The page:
Drinking Problem: Owners Cry Foul Over Toyota RAV4 Hybrid Gas Tank

Steph Willems
by Steph Willems
drinking problem owners cry foul over toyota rav4 hybrid gas tank

Buyers of the revamped-for-2019 Toyota RAV4 Hybrid seem pleased with their vehicle’s upgraded fuel economy, but ask them about range, and you’re liable to get an earful.

In an unusual development not often associated with non-EVs, RAV4 Hybrid owners have begun complaining about lackluster driving distance — an issue that stems from the model’s redesigned gas tank.

The issue is simple. Apparently, the RAV4 Hybrid gets full too early. Owners have complained to the National Highway Traffic Safety Administration that their vehicles can’t accept a full tank, with some reviewers making a similar discovery.

Automotive News shed light on the issue, referencing the tank design’s transition from a longitudinal vessel to a lateral, side-saddle layout, which shouldn’t necessarily lead to fueling confusion. Volume is 14.5 gallons, though many owners say they can’t get that much in there. Not only that, but the vehicle’s fuel gauge can prove misleading, often registering a level too high.

None other than John Davis of MotorWeek has called out the problem. In an email to AN, Davis said, “On highway trips, when the gas gauge reads between 1/8-1/4, it will take about 9-9.5 gallons max in a fill-up. At that point the gas gauge reads nearly full, but just barely.”

Complaints filed to the NHTSA all claim that the RAV4 Hybrid’s fuel tank comes up roughly 5 gallons short during the refueling process.

While the problem is annoying, it’s more of an inconvenience than anything else. The low fuel warning light will still come on when the fuel level nears the bottom, and owners won’t be caught off-guard by a vehicle running low; the problem is simply that owners can’t achieve the bladder-busting 500-plus-mile range touted in Toyota ads.

For its part, the manufacturer is aware of the problem. In response to AN‘s questions, Toyota said it is “investigating a fuel tank shape issue on certain RAV4 Hybrid vehicles.”

“In these cases, variations in fuel tank shape may prevent a full refill by up to several gallons,” the automaker stated. “This condition may impact the vehicle’s total available driving distance. As a best practice, customers should refuel before or when the low fuel light illuminates, to prevent running out of fuel.”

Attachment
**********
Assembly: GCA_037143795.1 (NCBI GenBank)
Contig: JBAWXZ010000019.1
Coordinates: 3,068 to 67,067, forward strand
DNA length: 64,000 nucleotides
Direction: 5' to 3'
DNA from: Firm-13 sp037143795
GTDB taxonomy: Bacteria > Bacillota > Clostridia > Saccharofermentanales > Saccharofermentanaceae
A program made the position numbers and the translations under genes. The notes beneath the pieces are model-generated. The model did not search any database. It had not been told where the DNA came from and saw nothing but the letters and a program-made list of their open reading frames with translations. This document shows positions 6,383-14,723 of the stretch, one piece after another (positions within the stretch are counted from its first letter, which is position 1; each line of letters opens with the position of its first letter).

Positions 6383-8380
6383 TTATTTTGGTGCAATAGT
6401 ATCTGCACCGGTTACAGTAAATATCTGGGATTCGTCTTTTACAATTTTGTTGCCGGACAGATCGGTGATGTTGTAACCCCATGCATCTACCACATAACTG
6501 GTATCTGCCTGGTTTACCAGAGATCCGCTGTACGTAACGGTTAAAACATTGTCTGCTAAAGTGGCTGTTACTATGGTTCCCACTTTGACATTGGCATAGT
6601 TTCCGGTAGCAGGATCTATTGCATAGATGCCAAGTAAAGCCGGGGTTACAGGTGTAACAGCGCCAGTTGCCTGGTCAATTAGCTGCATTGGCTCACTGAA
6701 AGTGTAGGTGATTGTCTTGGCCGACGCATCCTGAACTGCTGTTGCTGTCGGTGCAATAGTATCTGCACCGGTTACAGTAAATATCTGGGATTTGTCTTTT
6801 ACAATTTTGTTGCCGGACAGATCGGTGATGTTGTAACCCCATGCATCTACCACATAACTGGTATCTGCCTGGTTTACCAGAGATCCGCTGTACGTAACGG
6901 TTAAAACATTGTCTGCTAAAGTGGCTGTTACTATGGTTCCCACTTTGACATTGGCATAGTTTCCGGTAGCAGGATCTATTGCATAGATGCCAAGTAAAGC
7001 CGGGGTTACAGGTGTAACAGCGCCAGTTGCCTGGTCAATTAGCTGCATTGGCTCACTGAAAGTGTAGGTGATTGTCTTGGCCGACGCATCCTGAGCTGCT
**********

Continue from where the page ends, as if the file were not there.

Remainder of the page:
As you read here last week, the RAV4 Hybrid has catapulted to the top of the Toyota hybrid food chain, easily outselling the once-dominant Prius. For 2019, the hybrid crossover earns a 40 mpg combined rating from the EPA.

[Image: Toyota]

Steph Willems
Steph Willems

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  • Salguod Salguod on Dec 25, 2019

    The second generation Prius had fuel capacity issues as well. It designed with a bladder in the tank which would expand and contract with the fuel load. The intent was to minimize the fuel vapor and therefore the vapor emissions while refueling, I guess. Problem was that in the winter, the bladder shrank and was less flexible. I rarely put more than 8 gallons in our 2007's supposed 11.9 tank. In the summer it rarely took more than 10. Fuel economy drops from the mid 40s in the summer to the mid 30s as well. So, a summer tank of fuel got you a 450 mile or so range, the winter was only 280 or so. Certain pumps made it worse, too. Sometimes I was only able to pump a gallon or two and had to go to another station to fill the rest.

  • Geozinger Geozinger on Dec 28, 2019

    I think this issue is nothing new. I've noticed that all mfrs are putting smaller and smaller fuel tanks in cars. While I never run my cars to E unless absolutely necessary, I don't think I've ever put more than 13 (out of 16 gallon capacity) in my G6 in the 10+ years of ownership. I've owned other cars over the years that you could hear the fuel splash in the tank when filling from indicated empty. It makes sense, why load down a car with more fuel than necessary for a given advertised range? The added weight and potential for other issues probably are overruled by an algorithm in some corporate computer somewhere. But if you've ever had to walk to the gas station after thinking you can make it, I can live with this trade off.

    • See 2 previous
    • ToddAtlasF1 ToddAtlasF1 on Dec 28, 2019

      @geozinger I'd have given you the benefit of the doubt, but you called me out as a paid Honda shill when I was the first one to say that they jumped the shark going to ChiCom compliant engines and Obama-compliant transmissions.

  • ToolGuy "Mr. President, no government agency, no think tank, and no polling firm knows more about the automobile customer than us. We talk to customers every day. As retail automotive dealerships, we are agnostic as to what we sell. Our business is to provide customers with vehicles that meet the needs of their budgets and lifestyles.”• How many lies can you fit into one paragraph?
  • Spamvw Three on the tree, even Generation X would have a hard time stealing one of those.
  • ToolGuy This trend of cyan wheels needs to end NOW.
  • Kwik_Shift Interesting nugget(s) of EV follies. https://x.com/WallStreetApes/status/1729212326237327708?s=20
  • SaulTigh I've said it before and I'll say it again...if you really cared about the environment you'd be encouraging everyone to drive a standard hybrid. Mature and reliable technology that uses less resources yet can still be conveniently driven cross country and use existing infrastructure.These young people have no concept of how far we've come. Cars were dirty, stinking things when I was a kid. They've never been cleaner. You hardly ever see a car smoking out the tail pipe or smell it running rich these days, even the most clapped out 20 year old POS. Hybrids are even cleaner.